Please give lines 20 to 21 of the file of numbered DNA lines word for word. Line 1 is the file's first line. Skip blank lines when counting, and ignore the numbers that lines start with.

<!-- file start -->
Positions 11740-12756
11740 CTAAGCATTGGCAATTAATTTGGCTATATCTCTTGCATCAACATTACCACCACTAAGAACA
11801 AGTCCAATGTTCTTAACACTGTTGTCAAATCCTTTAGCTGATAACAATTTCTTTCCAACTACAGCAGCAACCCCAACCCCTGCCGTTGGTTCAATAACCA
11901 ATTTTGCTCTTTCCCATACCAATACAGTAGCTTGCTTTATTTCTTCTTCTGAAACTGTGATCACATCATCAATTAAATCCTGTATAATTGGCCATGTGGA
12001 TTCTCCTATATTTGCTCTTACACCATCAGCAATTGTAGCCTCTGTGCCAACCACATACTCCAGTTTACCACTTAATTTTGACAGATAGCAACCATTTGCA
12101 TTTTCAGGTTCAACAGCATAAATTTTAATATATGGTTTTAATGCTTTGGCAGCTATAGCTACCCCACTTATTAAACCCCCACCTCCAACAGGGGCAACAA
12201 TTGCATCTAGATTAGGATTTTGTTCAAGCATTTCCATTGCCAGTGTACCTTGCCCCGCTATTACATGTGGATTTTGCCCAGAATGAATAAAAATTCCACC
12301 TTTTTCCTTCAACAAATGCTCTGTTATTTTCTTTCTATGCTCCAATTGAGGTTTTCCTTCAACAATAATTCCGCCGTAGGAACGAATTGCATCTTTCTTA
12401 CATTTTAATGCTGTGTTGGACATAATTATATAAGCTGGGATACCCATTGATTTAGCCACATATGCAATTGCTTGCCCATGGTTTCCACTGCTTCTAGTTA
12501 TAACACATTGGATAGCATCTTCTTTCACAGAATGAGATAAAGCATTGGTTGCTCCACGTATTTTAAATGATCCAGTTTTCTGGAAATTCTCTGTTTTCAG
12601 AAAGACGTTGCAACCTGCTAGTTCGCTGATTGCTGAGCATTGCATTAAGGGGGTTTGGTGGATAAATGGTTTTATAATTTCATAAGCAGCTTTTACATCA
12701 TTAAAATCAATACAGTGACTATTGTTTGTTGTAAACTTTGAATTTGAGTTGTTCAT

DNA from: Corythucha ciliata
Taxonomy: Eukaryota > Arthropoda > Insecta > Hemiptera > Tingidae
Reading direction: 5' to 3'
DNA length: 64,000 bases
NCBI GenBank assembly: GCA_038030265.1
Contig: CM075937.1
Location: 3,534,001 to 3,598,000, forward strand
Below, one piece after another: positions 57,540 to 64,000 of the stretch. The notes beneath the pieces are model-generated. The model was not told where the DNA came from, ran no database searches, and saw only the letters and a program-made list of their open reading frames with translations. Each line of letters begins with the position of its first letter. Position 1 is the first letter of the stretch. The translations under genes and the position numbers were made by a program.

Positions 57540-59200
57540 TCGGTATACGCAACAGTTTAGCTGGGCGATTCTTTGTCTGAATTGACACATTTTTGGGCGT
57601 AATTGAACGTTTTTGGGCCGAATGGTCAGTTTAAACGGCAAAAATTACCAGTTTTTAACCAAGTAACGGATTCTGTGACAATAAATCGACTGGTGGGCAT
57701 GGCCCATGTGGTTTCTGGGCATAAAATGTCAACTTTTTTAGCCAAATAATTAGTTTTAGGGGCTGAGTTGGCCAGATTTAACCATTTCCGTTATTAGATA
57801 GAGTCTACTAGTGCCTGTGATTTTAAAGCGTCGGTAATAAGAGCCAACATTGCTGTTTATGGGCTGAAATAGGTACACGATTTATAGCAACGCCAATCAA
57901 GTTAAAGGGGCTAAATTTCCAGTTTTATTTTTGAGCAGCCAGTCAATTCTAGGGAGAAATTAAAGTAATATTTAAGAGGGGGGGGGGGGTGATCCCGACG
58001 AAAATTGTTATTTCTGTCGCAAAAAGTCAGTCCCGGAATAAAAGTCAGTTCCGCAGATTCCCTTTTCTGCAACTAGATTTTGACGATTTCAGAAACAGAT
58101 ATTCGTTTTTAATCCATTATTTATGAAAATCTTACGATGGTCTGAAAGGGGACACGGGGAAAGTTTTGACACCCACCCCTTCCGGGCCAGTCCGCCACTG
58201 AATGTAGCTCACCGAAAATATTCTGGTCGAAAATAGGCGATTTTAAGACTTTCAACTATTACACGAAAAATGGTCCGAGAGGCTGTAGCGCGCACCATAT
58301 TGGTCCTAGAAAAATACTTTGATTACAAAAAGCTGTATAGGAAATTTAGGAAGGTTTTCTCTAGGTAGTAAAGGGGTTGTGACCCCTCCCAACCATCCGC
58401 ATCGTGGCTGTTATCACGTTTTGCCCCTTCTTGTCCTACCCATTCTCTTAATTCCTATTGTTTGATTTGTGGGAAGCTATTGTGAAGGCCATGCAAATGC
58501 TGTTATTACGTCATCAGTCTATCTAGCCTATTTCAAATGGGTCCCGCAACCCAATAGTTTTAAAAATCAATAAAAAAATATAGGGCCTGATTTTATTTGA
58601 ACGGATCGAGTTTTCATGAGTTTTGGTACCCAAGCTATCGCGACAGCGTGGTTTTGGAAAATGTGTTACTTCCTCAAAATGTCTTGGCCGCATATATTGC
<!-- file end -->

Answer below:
Below, one piece after another: positions 57,540 to 64,000 of the stretch. The notes beneath the pieces are model-generated. The model was not told where the DNA came from, ran no database searches, and saw only the letters and a program-made list of their open reading frames with translations. Each line of letters begins with the position of its first letter. Position 1 is the first letter of the stretch. The translations under genes and the position numbers were made by a program.

Positions 57540-59200